Russian Ice Hockey Federation to wage ruthless war on doping abuseSport July 26, 19:53
Two Siberian residents jailed for killing three zoo birds in failed barbeque attemptSociety & Culture July 26, 18:43
Moscow slams Western media allegations about alleged Russian support for TalibanRussian Politics & Diplomacy July 26, 18:31
Ex-Georgian president Saakashvili stripped of Ukrainian citizenshipWorld July 26, 18:25
Russia bolsters military potential in South to respond to emerging threats — defense chiefMilitary & Defense July 26, 16:09
Moscow to frame stance on new sanctions once US bill becomes lawRussian Politics & Diplomacy July 26, 16:03
Kazakhstan hopes to develop its own module for joint space station with RussiaScience & Space July 26, 15:34
EU diplomats move to slap more sanctions on Russia over Siemens turbines furorBusiness & Economy July 26, 15:11
London court binds Ukraine to pay par value of Eurobonds to RussiaBusiness & Economy July 26, 15:05
YALTA, June 6. /TASS/. Attempts to force the Russian language out of some of the former Soviet states cause concern, Russian Federation Council (upper house of parliament) Speaker Valentina Matviyenko said addressing the Third International Livadia Forum.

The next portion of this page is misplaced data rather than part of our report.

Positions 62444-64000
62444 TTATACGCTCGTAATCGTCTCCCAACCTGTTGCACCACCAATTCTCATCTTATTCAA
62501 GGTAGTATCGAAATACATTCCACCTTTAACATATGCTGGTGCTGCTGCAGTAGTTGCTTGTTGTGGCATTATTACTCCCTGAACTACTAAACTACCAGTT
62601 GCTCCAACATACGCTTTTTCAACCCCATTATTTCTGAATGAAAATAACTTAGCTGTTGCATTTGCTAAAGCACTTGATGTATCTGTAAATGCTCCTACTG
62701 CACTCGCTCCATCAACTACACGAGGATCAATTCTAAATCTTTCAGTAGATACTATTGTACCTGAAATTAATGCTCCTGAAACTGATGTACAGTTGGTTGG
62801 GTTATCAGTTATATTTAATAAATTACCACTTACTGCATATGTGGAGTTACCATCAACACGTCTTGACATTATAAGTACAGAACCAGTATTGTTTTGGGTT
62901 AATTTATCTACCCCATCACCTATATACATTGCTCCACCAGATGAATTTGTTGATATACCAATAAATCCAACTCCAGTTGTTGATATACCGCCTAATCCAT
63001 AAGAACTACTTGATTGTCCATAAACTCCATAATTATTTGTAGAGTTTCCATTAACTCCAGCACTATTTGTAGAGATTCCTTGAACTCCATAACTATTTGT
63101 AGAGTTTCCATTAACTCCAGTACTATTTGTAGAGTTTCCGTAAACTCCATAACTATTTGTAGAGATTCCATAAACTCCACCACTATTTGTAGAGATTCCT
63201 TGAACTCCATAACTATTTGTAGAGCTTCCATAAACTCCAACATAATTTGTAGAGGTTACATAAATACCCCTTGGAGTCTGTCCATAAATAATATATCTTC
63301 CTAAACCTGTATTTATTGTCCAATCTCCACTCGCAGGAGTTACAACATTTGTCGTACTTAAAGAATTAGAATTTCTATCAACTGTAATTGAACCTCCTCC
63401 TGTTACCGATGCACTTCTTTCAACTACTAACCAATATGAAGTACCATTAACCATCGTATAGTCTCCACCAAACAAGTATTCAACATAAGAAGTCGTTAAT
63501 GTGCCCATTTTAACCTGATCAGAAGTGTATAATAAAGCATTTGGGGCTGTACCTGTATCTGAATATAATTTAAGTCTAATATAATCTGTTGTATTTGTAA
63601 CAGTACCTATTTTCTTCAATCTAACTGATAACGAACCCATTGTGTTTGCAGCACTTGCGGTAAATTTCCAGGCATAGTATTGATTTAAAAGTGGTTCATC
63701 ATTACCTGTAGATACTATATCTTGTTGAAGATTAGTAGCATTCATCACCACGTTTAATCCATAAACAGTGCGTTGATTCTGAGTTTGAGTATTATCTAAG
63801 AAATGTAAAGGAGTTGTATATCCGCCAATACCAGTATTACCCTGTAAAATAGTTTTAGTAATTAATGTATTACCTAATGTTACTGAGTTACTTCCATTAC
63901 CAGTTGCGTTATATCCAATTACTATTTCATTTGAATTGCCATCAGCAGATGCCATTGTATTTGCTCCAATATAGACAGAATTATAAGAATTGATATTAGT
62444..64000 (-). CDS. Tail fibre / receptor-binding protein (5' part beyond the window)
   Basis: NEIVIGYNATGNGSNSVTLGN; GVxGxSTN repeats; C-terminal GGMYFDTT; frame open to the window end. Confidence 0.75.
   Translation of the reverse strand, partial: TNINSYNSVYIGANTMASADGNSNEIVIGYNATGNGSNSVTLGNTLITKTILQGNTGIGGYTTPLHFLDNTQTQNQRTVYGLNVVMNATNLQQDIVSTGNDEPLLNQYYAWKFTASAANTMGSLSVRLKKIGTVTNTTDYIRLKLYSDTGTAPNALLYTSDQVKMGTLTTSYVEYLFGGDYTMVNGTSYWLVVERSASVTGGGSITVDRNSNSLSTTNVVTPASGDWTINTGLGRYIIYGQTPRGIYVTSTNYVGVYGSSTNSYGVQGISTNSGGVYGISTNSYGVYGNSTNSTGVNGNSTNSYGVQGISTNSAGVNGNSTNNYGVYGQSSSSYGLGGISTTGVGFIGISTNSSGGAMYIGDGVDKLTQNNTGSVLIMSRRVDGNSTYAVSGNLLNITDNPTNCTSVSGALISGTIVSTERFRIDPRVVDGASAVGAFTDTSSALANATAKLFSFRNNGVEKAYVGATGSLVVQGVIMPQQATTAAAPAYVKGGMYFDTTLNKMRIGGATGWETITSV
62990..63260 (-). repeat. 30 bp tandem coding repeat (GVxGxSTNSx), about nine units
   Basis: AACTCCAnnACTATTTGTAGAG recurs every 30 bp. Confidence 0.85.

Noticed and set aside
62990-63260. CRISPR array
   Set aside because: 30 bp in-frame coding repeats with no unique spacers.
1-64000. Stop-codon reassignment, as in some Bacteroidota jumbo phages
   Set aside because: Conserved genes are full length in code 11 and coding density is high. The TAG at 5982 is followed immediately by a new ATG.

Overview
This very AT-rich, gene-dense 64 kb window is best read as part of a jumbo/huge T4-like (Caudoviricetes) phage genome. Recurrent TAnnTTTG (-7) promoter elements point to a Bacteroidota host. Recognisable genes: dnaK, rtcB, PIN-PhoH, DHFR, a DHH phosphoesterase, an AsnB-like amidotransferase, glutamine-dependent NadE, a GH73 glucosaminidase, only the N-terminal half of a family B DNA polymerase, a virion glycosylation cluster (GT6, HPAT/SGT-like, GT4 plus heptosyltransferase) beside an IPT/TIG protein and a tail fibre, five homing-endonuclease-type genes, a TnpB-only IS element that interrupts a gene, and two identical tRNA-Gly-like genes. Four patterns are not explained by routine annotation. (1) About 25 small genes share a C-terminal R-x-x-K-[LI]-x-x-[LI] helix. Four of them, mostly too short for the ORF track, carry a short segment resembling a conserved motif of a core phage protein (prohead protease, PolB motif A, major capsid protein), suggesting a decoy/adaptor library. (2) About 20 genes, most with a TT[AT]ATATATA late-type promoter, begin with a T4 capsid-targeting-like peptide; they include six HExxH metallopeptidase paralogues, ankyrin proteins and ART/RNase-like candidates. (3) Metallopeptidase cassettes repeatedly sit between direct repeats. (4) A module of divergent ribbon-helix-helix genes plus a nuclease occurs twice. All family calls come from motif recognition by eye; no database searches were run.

According to her, the Russian language has been facing serious difficulties caused by a number of reasons. "Among them are attempts to force the Russian language from schools and universities in the former Soviet states, as well as a discrimination policy adopted by some countries who impose restrictions on the use of Russian in politics, business and the media sphere," Matviyenko added.
The Russian senate speaker also said that all this was a cause for legitimate concern, as the number of Russian-speaking people in the world had significantly declined since the end of the 20th century. In Matviyenko’s opinion, this trend needs to be overcome. "We should make painstaking efforts to revive the interest in the Russian language on the global level," she said.
The efforts should include, first and foremost, setting up programs aimed at encouraging foreigners to study Russian, she added. According to Matviyenko, programs aimed at methodological assistance for Russian language teachers need to be developed, as well as interactive education programs prompting the youth to study Russian.
The Livadia Forum, timed to mark the Russian Language Day and the Pushkin Day in Russia, is the successor to the Russian-Ukrainian Interaction forum held until 2013. It is an open public and political platform aimed at discussing the issues that the Russian World is beset with.
Crimea’s Livadia Palace and the Vorontsov palace, located in the Alupka Palace and Park Museum Preserve, usually host the forum.